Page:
The driver turns on the news on the TV screen inside the van. The government is asking people to obey the curfew tonight, to return to normal life after today’s general strike. There are armed troops posted on street corners throughout the city. Large trucks with squads of them zoom past us on the highway.
“Oh, last night, they’re shooting and beating people and today, they’re asking nicely? No, that’s not how this is going to go,” comments one of my fellow sketchy bus passengers.
Everyone starts chatting about the protests, the inequality in Chile, the authoritarian repression of the government. Now that I’ve feigned ignorance and innocence for so long—”I’m just a wide-eyed backpacker from abroad!”—I can’t really get in on the conversation.
Despite false warnings in Mendoza that protesters might get on our bus and try to to burn it, we arrive safely at the bus station. I exchange numbers with the sweet woman behind me. Her husband walks up while we are doing so. “Oh, let me introduce you to my husband!”
“You decided to come to Chile to go backpacking… today?” He looks at me incredulously.
“Yup. That’s right!”
“You know, it’s been a wild few days here. I don’t know if you’ve seen the news.”
“Oh, yeah, I heard something about it. I’m sure I’ll learn a lot while I’m here.”
He stares at me, dead in the eyes, and raises his fist. “Viva el proletariado!”
Is this a joke? Is he trying to give me, like, the authentic South American leftist experience or something? I mean, “Long live the proletariat” is a bit on the nose, isn’t it?
Nope. I kind of giggle, but he doesn’t take his eyes off me until I raise my fist back and repeat, “Viva el proletariado.” The woman smiles warmly, proud of me, and gives me a big hug as if we were family. “Have fun and be safe!”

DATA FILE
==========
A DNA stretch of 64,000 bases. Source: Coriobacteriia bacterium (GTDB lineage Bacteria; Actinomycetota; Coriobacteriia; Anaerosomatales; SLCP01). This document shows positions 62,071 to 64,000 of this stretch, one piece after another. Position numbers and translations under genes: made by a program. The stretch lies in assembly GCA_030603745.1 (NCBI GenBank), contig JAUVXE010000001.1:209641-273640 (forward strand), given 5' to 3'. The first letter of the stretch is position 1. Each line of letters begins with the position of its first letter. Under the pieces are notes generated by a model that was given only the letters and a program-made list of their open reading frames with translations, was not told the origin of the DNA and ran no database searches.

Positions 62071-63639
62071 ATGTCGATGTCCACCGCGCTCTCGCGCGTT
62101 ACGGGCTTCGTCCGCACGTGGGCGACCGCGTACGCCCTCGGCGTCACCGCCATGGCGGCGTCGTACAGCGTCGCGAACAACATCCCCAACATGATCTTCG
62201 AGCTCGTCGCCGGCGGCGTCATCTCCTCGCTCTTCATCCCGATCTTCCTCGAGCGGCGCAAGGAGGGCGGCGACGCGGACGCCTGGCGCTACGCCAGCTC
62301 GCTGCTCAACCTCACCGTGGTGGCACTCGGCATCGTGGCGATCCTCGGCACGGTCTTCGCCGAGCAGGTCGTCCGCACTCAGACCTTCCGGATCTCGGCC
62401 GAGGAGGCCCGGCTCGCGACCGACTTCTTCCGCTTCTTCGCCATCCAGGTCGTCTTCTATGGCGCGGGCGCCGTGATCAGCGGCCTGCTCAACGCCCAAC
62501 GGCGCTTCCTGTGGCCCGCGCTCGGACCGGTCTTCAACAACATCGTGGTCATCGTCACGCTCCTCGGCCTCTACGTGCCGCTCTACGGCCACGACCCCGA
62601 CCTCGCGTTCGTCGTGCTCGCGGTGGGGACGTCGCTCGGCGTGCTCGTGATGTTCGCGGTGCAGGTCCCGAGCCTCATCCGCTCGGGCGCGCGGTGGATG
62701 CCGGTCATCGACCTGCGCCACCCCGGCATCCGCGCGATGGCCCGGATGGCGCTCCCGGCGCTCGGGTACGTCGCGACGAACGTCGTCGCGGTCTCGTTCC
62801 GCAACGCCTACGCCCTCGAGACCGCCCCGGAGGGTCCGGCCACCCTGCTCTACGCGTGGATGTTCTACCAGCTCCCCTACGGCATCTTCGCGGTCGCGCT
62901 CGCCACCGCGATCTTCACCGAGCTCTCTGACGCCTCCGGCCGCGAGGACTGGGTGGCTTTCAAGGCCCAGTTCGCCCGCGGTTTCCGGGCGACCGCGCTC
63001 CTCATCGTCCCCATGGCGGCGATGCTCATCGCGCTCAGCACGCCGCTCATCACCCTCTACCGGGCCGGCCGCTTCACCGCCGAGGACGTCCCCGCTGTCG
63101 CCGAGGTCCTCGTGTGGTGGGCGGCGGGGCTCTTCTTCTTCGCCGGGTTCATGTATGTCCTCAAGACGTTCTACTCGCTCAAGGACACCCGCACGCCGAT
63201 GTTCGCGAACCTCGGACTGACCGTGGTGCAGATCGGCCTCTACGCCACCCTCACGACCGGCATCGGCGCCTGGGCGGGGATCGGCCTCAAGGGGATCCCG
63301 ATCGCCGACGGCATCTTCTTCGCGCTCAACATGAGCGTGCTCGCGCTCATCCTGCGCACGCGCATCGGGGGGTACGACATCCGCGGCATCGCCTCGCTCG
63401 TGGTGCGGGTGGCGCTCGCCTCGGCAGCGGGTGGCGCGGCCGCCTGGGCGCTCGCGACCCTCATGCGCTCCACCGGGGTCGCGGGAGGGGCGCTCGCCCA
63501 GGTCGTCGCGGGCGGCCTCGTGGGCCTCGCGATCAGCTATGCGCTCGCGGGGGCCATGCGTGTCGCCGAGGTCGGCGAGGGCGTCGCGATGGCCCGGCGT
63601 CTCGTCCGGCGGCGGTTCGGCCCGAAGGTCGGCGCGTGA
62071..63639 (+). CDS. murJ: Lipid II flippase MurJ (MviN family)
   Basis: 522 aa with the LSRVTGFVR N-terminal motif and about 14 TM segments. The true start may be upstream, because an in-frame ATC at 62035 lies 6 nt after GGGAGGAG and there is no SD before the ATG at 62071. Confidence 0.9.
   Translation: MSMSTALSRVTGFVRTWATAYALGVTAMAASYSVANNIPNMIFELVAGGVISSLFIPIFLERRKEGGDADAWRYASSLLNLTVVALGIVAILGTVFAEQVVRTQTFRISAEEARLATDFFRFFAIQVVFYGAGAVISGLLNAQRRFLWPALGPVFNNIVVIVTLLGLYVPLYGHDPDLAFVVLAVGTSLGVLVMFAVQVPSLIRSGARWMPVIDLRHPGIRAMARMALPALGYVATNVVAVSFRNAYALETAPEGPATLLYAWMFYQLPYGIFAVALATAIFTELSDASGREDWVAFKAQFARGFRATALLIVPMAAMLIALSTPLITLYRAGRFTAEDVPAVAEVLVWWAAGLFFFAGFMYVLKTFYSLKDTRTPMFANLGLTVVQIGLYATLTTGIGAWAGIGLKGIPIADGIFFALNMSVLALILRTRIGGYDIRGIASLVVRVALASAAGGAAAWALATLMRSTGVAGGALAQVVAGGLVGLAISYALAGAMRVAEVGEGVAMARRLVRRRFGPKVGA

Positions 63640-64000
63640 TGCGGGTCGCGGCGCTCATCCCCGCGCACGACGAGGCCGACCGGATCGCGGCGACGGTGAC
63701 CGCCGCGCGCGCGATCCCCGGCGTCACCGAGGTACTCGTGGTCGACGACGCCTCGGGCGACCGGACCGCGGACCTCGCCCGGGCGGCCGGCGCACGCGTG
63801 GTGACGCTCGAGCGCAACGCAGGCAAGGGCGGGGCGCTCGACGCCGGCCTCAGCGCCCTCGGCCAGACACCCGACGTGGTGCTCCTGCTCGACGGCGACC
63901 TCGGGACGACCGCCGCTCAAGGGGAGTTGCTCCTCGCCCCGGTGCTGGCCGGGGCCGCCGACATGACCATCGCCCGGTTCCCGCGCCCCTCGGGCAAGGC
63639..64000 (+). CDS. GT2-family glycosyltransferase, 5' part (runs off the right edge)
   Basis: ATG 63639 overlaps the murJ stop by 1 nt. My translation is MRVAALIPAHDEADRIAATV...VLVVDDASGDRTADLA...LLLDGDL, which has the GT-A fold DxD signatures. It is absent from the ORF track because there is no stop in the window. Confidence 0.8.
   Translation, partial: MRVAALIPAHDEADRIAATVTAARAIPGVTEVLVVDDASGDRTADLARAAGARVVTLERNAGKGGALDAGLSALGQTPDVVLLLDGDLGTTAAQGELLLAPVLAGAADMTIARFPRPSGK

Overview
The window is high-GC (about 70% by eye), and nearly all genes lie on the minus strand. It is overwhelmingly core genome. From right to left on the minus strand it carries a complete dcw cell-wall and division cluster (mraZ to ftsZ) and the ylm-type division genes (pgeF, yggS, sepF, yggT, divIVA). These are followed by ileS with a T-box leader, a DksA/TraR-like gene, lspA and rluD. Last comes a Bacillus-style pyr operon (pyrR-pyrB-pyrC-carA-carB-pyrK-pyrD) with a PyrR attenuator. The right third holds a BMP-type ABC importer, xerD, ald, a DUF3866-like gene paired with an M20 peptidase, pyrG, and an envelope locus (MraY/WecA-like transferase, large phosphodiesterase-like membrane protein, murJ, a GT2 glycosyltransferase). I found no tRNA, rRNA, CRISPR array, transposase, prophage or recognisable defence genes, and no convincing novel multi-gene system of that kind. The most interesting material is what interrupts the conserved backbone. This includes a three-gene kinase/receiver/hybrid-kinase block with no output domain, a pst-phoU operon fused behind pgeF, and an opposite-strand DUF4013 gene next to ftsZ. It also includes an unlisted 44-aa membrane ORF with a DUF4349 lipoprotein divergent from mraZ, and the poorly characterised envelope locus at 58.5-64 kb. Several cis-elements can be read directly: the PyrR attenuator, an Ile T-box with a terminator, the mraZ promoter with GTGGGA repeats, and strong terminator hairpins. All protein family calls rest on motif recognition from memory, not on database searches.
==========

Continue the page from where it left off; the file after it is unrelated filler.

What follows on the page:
IV. A Day in the Uprising
As a recent arrival in Chile, I was already enamored with Santiago. I had found so much that beckoned to me. There was an extensive calendar of anarchist events and party flyers plastered on the walls and stacked on the counters of subcultural stores. I ate the best vegan empanada I have ever had for cheap, made by a punk selling them on the street. You can basically ride any bus for free, if you just scan your card and put on a very transparent façade of being surprised that it is out of money. Just say “excuse me” very nicely to the driver and walk past the gate… as every person behind you does the same thing. The general rebelliousness of the people in Santiago was inviting.
I began to hear from friends about the groups of students staging mass evasions on the metros in protest of the fare prices being raised, and heard stories of them happening over the past few days at one station or another. That afternoon, I was with a friend, just running some errands, and we heard the unmistakable sound of a large crowd shouting and cheering on the street. We ran to the window of the building we were in and looked down to see just the tail end of a group of about a hundred students running down to a metro station. The street was wet from water cannons laced with diluted tear gas; even from that far away, we felt the small tingle on our faces. I was so impressed with the students here, for their bravery, their independence.
The next morning, I woke up and started to get ready for my day. I had plans to go take an entrance exam for my Spanish Immersion school in the city center, just two metro rides away. On the ride, I was regretting not bringing my headphones and daydreaming about what my life would be like here, while anxiously checking every stop to make sure I didn’t miss my transfer.
“This is it, Los Heroes, great. Okay…? Transfer to the red line here! Which way heads towards my destination? Whoa. Wait… HOLY SHIT.”
Walking up the stairs, I hear chants of “Pacos culiados!” and loud crashes and bangs. The station manager is trying to make an announcement over the intercom, but I can’t hear anything except hundreds of excited voices.